The suddenly at least somewhat budget-conscious New York Yankees face a looming contract negotiation with their best player, Robinson Cano. ESPN baseball analyst Buster Olney does not expect the Yankees hand over an Alex Rodriguez-type contract to the star second baseman.
Cano is going to finish near the top of the AL MVP voting next week, again, after hitting .313 with 33 homers. He finished second in the majors in WAR, and he is one of the best defensive second basemen in the sport. There is this, too -- Cano, like Miguel Cabrera, always plays; he's missed a total of 12 games over the last six seasons.
Cano will want to get paid for all of that next fall, when he turns 31 years old. He has hired Scott Boras to represent him, and when Boras is involved, there is no hometown discount. He'll probably ask for a contract a decade long, a deal that could threaten Rodriguez's as a benchmark in the sport.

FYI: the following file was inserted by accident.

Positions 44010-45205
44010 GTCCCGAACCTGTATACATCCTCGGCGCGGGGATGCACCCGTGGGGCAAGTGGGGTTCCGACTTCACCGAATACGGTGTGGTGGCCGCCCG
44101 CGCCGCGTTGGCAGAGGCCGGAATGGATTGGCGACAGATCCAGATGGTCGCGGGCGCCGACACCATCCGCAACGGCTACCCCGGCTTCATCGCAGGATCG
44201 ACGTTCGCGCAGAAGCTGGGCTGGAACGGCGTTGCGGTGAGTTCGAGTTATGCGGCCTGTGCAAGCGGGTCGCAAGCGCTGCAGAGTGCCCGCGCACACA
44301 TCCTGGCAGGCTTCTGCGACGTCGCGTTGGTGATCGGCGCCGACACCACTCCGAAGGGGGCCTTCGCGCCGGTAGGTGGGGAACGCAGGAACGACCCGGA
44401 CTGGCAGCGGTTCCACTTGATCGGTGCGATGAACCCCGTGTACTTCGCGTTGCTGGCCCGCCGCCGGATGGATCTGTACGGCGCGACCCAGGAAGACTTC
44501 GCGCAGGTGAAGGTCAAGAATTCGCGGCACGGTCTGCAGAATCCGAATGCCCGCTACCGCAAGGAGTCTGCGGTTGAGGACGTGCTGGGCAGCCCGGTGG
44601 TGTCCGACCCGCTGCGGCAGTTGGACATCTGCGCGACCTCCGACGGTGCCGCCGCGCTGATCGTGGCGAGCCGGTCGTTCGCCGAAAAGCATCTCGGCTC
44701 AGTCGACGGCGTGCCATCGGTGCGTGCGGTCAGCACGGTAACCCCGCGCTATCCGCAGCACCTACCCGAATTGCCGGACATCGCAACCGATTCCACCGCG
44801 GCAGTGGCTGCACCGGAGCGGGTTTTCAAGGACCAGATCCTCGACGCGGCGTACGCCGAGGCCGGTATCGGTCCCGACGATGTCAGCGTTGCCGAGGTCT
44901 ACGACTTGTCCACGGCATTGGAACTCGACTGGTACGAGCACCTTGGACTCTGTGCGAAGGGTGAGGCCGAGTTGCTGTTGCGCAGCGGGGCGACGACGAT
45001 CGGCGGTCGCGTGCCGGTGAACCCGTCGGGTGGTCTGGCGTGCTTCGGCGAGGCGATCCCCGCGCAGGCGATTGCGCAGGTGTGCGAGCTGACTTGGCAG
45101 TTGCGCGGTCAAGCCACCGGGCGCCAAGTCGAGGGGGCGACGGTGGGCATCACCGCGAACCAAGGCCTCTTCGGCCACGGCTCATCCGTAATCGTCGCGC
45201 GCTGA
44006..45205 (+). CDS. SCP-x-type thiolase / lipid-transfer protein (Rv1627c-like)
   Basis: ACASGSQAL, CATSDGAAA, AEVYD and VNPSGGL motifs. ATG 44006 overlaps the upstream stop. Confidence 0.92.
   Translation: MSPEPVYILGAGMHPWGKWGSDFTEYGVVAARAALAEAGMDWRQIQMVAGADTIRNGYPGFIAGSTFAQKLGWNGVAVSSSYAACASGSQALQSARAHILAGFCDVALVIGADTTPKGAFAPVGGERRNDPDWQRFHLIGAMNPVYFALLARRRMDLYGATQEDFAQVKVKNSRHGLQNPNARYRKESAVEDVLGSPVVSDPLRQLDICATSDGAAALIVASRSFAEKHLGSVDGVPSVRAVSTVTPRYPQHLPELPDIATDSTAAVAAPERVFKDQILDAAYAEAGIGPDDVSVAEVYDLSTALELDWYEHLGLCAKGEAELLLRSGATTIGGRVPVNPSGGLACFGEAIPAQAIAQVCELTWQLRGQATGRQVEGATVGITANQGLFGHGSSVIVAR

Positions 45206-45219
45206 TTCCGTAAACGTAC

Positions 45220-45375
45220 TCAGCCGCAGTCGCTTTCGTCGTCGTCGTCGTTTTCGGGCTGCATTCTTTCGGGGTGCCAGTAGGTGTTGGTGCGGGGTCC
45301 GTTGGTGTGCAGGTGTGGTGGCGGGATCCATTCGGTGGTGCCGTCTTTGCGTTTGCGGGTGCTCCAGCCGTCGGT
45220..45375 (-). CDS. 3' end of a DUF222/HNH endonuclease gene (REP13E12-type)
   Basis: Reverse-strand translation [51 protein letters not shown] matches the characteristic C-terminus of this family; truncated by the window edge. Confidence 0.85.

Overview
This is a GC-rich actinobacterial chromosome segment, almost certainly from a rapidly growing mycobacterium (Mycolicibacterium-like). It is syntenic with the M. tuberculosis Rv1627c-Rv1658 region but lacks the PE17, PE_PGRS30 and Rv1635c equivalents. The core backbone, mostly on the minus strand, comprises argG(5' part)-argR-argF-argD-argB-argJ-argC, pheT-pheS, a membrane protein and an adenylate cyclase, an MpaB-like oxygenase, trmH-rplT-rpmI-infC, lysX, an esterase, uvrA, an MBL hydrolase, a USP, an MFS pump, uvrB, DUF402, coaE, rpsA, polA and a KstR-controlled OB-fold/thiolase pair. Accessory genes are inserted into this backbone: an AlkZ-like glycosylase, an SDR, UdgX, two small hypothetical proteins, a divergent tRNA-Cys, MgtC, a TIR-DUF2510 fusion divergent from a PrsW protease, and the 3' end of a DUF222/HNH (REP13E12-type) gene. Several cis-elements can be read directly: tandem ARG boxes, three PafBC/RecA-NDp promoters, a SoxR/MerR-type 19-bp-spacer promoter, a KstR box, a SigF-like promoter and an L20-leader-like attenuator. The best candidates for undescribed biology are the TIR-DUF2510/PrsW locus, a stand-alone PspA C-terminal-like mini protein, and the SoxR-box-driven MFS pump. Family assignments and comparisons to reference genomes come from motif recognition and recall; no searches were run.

The comparison between Rodriguez and Cano will probably be part of the Yankees' internal discussion, as well. If Cashman holds to his history as an economic conservative, his rhetorical questions to the Steinbrenners and the others in the room will be: Do we want to pay megadollars to Cano for the second half of his career as we did with Rodriguez? Do we all see what Rodriguez is at age 37 and know this is what Cano could become?
But Cashman is likely to be willing to draw a surprisingly hard line, in what figure to be really tough and contentious negotiations with Cano.
Valentine's View: The Yankees know they made a mistake tying themselves to A-Rod for so many years. The Anaheim Angels made the same mistake with Albert Pujols. As much as it would hurt the Yankees short-term to lose Cano, if it's going to take a 7-10-year deal to get it done that would be another mistake. Especially for a player who is supremely talented, but whose work ethic sometimes draws questions.